New York Mets starting pitcher Jacob deGrom pitches against the Washington Nationals during the first inning at Nationals Park in Washington, D.C. on July 21, 2105. Photo by Kevin Dietsch/UPI | License Photo
The New York Mets renewed right-hander Jacob deGrom's contract for $607,000 on Friday after the sides could not agree on a new deal for the 2016 season.
The 2014 National League Rookie of the Year declined to sign the contract in a protest over his assigned salary -- just $99,500 above the major league minimum.
Because deGrom has not achieved enough major league service time to be arbitration-eligible, Mets officials could assign him any salary they chose above the MLB minimum of $507,500.
The 27-year-old deGrom, who helped the Mets reach the World Series for the first time since 2000, was the only one of the team's 25 pre-arbitration players who could not agree to terms on a new deal.
''That's the business side of the game,'' deGrom said Friday at spring training in Port St. Lucie, Fla. ''That's why I hired my agents. I feel like I have some of the best in the business, and it's a business decision that we decided to make. We have great respect for the Mets and the system they have, and I feel like we have a great relationship with them. As I've said before, I love playing here and I want to be in this uniform for a long time. It was just a decision based on the business side of the game.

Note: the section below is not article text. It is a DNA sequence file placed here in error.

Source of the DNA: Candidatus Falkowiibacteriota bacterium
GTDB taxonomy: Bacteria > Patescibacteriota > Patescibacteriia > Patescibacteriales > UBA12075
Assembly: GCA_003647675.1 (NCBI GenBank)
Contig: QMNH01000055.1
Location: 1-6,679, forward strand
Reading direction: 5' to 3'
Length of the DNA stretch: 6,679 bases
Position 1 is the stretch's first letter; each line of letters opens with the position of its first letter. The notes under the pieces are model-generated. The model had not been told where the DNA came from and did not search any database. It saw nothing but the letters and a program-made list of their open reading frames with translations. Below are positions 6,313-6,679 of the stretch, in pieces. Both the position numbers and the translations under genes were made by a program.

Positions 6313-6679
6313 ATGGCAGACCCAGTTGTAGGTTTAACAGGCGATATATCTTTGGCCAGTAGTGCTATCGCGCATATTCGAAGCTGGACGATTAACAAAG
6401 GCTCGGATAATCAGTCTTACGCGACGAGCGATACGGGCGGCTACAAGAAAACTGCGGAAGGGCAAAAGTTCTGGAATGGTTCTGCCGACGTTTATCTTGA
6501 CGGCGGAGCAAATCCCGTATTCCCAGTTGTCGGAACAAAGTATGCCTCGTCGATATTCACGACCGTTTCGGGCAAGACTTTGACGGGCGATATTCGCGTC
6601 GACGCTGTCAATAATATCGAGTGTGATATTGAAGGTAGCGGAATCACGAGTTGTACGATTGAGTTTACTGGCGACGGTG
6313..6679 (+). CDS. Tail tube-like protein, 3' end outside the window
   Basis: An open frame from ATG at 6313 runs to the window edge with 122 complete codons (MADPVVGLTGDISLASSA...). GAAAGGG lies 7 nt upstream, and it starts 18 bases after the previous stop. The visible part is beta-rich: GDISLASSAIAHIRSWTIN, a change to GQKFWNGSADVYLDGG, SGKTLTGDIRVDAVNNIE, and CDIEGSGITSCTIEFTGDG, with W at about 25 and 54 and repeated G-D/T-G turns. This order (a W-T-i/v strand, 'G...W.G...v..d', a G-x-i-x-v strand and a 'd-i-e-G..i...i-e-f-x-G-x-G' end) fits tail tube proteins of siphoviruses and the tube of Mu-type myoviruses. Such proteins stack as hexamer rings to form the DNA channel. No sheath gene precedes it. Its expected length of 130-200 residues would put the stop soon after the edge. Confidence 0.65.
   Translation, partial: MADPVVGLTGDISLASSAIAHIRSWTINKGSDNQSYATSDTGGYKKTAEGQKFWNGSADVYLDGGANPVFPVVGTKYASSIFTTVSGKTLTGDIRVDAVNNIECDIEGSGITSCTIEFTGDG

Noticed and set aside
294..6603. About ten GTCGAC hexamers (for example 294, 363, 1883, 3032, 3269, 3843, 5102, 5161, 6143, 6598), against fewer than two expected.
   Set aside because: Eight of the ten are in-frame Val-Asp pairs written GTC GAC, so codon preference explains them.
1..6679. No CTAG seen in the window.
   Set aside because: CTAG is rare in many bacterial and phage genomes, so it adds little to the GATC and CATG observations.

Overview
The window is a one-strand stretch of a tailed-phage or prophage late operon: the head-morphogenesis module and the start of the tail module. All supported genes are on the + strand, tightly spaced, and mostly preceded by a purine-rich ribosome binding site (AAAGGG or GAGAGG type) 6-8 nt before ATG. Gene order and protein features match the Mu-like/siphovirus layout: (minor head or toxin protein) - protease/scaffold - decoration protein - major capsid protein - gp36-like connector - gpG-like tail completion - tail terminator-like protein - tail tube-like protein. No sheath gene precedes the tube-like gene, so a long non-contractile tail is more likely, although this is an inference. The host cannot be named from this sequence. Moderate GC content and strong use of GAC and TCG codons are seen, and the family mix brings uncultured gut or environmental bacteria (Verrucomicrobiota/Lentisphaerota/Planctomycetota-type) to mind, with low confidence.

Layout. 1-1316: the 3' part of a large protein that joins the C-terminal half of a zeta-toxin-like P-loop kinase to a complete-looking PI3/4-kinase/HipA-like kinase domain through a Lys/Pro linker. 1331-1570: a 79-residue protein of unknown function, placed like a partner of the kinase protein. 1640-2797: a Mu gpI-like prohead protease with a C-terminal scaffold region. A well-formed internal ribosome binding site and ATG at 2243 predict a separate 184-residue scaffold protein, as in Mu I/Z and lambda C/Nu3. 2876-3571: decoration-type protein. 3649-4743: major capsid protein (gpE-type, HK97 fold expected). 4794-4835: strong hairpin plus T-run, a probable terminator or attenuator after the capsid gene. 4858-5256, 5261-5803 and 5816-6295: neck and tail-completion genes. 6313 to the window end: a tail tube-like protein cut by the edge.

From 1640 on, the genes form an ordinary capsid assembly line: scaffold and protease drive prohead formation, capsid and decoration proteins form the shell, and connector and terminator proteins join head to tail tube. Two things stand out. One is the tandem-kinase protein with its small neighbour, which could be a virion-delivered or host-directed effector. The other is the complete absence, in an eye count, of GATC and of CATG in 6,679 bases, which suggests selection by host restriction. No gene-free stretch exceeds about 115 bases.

"I don't think there was really a value that they put on it. It was just kind of a decision that was made between me and my agents. We didn't sit down and say, 'Hey, here's a certain number that we need to agree on.'"
In his first full major league season last year, deGrom made the National League All-Star team and went 14-8 with a 2.54 ERA and 205 strikeouts over 191 innings in 30 starts. He was 3-1 with a 2.88 ERA in four postseason starts.
"We, as is the case with most if not all of the clubs, have a fairly straightforward approach to determining salaries," Mets general manager Sandy Alderson said Friday. "Yes, it is based on a formula, predicated on performance. And we're really talking about marginal differences in salaries. This is the first renewal we've had since I've been here, so the process has worked well. And we respect Jacob's right to take a renewal if that's what he feels and is best in his interest and we'll move on from there."
DeGrom said he is interested in discussing a long-term deal with the Mets.
''I don't think this will affect that in any way,'' deGrom said. ''We're still open to discussions for long-term things, but nothing is in the works now and I don't think this will have any effect on that.''
His agent, Brodie Van Wagenen of CAA Baseball, said in a statement: "We respect the Mets' right to determine a pre-arbitration player's salary and their effort to be consistent with their players. But given Jacob's standing as one of the top pitchers in Major League Baseball and his 2015 performance, his worth cannot be properly valued by a formula. Like the Mets, he is simply exercising his rights under the CBA. This will not affect Jacob's relationship with the Mets. Both parties are focused on preparing for the season and getting the Mets back to the World Series.''